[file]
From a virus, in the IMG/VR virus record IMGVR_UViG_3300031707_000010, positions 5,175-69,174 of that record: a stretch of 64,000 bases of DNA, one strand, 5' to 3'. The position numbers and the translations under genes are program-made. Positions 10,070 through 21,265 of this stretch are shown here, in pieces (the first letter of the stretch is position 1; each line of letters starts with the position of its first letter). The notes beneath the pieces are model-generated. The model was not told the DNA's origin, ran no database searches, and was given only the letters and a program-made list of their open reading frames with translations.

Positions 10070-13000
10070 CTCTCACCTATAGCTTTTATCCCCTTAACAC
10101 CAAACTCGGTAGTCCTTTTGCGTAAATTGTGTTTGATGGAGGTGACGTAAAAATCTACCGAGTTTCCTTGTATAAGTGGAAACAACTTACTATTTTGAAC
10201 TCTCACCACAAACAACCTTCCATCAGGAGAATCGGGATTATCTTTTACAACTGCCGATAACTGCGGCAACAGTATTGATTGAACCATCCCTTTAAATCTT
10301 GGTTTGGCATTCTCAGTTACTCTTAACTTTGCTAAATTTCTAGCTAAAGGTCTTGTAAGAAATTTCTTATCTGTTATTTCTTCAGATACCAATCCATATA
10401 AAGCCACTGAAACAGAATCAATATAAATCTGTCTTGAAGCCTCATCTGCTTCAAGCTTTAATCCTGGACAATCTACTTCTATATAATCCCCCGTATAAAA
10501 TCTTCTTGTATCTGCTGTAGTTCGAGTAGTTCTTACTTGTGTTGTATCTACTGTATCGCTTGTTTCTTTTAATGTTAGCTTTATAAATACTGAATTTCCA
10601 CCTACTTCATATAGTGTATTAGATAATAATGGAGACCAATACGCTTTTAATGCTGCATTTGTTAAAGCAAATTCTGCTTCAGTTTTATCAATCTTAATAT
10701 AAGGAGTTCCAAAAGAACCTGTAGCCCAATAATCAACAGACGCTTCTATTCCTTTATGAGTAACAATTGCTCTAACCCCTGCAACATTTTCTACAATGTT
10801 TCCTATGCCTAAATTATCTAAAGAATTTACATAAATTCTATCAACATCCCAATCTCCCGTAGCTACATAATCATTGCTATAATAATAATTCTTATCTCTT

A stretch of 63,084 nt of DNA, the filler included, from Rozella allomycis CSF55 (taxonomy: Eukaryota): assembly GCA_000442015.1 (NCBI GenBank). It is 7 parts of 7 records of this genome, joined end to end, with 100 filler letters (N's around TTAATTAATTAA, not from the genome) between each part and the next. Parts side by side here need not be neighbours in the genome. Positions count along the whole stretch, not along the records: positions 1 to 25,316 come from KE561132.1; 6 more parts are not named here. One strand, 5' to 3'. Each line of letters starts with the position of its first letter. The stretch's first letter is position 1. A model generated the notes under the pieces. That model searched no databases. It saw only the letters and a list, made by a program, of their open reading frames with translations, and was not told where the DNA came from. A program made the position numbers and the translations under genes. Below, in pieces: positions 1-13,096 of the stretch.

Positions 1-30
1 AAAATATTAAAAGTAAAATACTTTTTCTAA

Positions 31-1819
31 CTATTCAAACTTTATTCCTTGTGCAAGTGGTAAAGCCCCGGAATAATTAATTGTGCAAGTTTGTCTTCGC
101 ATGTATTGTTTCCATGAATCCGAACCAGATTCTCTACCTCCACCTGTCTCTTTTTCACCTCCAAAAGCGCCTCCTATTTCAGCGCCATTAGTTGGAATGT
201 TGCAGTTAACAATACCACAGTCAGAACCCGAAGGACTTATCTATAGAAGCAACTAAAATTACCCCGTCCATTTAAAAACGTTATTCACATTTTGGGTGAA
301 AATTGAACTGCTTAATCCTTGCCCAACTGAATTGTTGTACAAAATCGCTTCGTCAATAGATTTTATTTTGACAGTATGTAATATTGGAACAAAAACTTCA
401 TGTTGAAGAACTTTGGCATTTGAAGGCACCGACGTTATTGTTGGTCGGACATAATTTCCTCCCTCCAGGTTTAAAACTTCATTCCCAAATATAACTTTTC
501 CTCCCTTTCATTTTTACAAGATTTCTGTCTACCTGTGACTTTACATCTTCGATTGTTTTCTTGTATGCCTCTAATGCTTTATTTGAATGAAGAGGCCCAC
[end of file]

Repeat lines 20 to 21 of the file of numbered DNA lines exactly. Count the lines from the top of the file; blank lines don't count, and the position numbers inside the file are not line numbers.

401 TGTTGAAGAACTTTGGCATTTGAAGGCACCGACGTTATTGTTGGTCGGACATAATTTCCTCCCTCCAGGTTTAAAACTTCATTCCCAAATATAACTTTTC
501 CTCCCTTTCATTTTTACAAGATTTCTGTCTACCTGTGACTTTACATCTTCGATTGTTTTCTTGTATGCCTCTAATGCTTTATTTGAATGAAGAGGCCCAC